COVID-19 is hitting the black community hard. Early data from the Centers for Disease Control and Prevention suggest that African Americans are more likely to get infected and die from the new coronavirus.
Dr. Cheryl Holder, an associate professor at the Herbert Wertheim College of Medicine, is spearheading an effort to address the impact of COVID-19 on African Americans in Florida.
“I know first-hand how African-American communities are disproportionately affected by whatever is taking place in society at large. COVID-19 is no different,” she said.
Holder, an HIV specialist, is a veteran of the battle against AIDS. That experience is causing her extreme concern about the effects of the current epidemic on minority communities.
It is well known that African Americans have high rates of some of the underlying conditions that make COVID-19 more lethal. “African Americans are 2.2 times more likely to have diabetes, 20 percent more likely to have high blood pressure, 30 percent more likely to be obese, more likely to have HIV, asthma and sickle cell anemia and more likely to live in poverty… All of these underlying health conditions put African Americans at a greater risk of death if they contract COVID-19,” she wrote recently in an OpEd for the Miami Herald.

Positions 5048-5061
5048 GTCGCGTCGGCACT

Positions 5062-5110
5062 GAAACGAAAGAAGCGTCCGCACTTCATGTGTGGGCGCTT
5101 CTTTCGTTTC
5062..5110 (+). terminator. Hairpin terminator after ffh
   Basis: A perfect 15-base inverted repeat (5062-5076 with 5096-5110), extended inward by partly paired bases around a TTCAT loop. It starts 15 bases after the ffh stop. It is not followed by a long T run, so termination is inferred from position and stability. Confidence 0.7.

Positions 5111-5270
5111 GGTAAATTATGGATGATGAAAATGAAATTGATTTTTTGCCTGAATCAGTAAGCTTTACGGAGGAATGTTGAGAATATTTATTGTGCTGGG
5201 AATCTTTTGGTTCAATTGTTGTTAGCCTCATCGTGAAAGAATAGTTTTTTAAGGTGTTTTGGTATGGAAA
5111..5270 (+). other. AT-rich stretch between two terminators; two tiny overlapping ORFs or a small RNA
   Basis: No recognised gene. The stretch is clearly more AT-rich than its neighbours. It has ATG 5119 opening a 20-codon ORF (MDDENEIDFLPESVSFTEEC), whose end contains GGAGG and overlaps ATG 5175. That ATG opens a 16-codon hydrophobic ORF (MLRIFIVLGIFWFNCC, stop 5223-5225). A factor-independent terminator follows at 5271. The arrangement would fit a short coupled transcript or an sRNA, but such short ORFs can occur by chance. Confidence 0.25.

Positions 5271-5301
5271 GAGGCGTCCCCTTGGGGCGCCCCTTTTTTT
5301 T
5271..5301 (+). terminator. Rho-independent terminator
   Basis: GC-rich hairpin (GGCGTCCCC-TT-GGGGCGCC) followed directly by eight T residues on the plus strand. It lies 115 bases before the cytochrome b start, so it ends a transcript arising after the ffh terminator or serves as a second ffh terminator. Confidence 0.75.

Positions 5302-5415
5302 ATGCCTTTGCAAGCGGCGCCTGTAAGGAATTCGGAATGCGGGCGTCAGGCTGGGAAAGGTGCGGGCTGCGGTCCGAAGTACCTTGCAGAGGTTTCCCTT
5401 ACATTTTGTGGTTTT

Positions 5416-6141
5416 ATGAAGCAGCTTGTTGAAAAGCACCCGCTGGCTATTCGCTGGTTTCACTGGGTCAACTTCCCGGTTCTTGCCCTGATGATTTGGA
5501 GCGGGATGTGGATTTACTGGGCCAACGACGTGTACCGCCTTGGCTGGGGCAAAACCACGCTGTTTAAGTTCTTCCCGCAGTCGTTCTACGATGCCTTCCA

Holder is the president of the Florida State Medical Association, a regional arm of the National Medical Association, the largest and oldest organization representing African American physicians and their patients in the United States. FSMA created a COVID-19 task force and enlisted the Black Caucus and HWCOM medical students to lobby the governor and state lawmakers for help.
As a result, this weekend the Florida Division of Emergency Management sent a shipment of Personal Protection Equipment to be distributed in vulnerable communities around the state:100-thousand surgical masks, 20-thousand gloves, one thousand face shields, and nearly two thousand N95 masks.
The equipment is being handed out to African American physicians for their use and distribution to their patients.
But Holder believes more needs to be done to combat COVID-19 in the African American community, including more testing sites in black neighborhoods. The Urban League recently opened a walk-up testing site in Broward. Another testing site is in the works for North Miami.
It is also critical, she said, to effectively educate the African American community about the virus. Due to the diversity of Florida’s black communities, messaging must be targeted to individual groups based on their cultural background and native language.
“It is imperative that African Americans understand this virus, its effects, and how to protect themselves and their families,” she said.